After the 1949 season, the AAFC finally had to admit that it couldn’t compete with the NFL on a league-wide level, and during the offseason the two leagues merged. Three of the AAFC’s franchises, the Cleveland Browns, the San Francisco 49ers, and the Baltimore Colts, were absorbed into the larger league. This would give the NFL 13 teams across two divisions. It was largely accepted that the Browns would have little trouble adapting to the higher level of competition found in the NFL, but what were teams like the Colts, who had just come away from a 1-11 season in a weaker league, and the 49ers, who had succeeded in the AAFC despite battling deep inconsistency, going to be able to do to establish themselves as legitimate franchises?
One major benefit about being in the NFL was that, for the first time, the 49ers would be able to take part in a college player draft. They scored an immediate hit with their 1st round pick, defensive tackle Leo Nomellini, but didn’t draft anybody else of substance except for pass-catching WR/TE Billy Wilson in the 22nd round.
1950 was a season that did not host a whole lot of important games for the 49ers. On September 17, they played their first home game as an NFL franchise, against the New York Yanks. At that point, the sky was still the limit. The roster was largely unchanged from its AAFC days, and the 49ers had arguably been, though inconsistent, the second best team in the AAFC over the full four year course of its existence. That alone was reason for optimism. And the first game was almost a good start, even. The 49ers outgained the Yanks on both the ground and through the air, and if not for 4 offensive turnovers, they likely would have defeated the Yanks easily. Unfortunately, they didn’t, and the Yanks won 21-17.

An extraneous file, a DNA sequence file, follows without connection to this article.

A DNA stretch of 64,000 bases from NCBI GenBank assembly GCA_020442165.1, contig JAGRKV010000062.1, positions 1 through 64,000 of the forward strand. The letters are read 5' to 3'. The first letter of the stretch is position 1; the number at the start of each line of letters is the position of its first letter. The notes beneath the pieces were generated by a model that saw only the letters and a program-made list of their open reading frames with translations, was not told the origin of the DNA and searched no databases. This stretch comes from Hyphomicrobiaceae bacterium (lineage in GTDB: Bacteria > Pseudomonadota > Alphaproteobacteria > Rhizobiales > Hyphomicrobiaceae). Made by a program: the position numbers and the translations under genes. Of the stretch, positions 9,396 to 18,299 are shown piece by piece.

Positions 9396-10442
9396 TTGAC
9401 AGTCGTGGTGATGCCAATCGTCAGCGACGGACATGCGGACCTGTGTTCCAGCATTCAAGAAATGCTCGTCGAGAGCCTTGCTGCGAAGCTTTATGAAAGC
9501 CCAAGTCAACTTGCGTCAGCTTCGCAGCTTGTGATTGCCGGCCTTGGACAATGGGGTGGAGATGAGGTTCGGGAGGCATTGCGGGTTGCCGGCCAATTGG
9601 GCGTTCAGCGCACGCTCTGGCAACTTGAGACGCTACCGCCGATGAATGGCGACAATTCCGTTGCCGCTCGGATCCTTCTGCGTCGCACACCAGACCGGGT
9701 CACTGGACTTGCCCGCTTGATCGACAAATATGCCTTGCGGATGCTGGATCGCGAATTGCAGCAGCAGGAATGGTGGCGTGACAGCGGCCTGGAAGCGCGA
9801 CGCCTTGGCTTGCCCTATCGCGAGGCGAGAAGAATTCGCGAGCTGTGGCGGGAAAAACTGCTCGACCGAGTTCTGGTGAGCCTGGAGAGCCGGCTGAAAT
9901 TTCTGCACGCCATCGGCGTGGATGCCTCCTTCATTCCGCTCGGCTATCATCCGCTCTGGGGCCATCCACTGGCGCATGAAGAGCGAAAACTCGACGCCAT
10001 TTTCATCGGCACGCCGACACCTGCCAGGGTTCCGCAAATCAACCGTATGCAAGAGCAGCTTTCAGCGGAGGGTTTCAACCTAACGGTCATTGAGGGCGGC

That was the start of an ugly skid. The 49ers lost their next 4 games and, aside from a 24-29 loss to the Yanks, not one of them was particularly close. The losing streak ended on October 22, though, against the then 3-2 Detroit Lions. The 49ers executed a balanced attack against the Lions, and 3 Frankie Albert TD passes, as well as a defensive effort that netter 4 turnovers, led the 49ers to a hair-breadth victory, winning the game 27-28. The next week, they won again. October 29 marked the first time that the 49ers and Baltimore Colts would play each other outside of the AAFC, and the 49ers superiority continued in the new league. The winless Baltimore Colts made a game of it, and where the Colts torched the 49ers in the air, the 49ers ran over the Colts on the ground. In the end, it was running that won the day, and the 49ers won the game 14-17.
On November 12, the 49ers marched into Cleveland to complete the former AAFC team world tour. The 49ers were 2-6 at the time, compared to the Browns who were standing tall at 6-2. What had been a bitter rivalry for the 49ers in the AAFC was little more than a simple mismatch in the NFL. The 49ers turned the ball over 9 times in this game, and never really stood a chance in what became a 14-34 loss.
The rest of the season followed pretty uneventfully, with the 49ers notching their only other win at home in the final game of the season, to finish the year a miserable 3-9.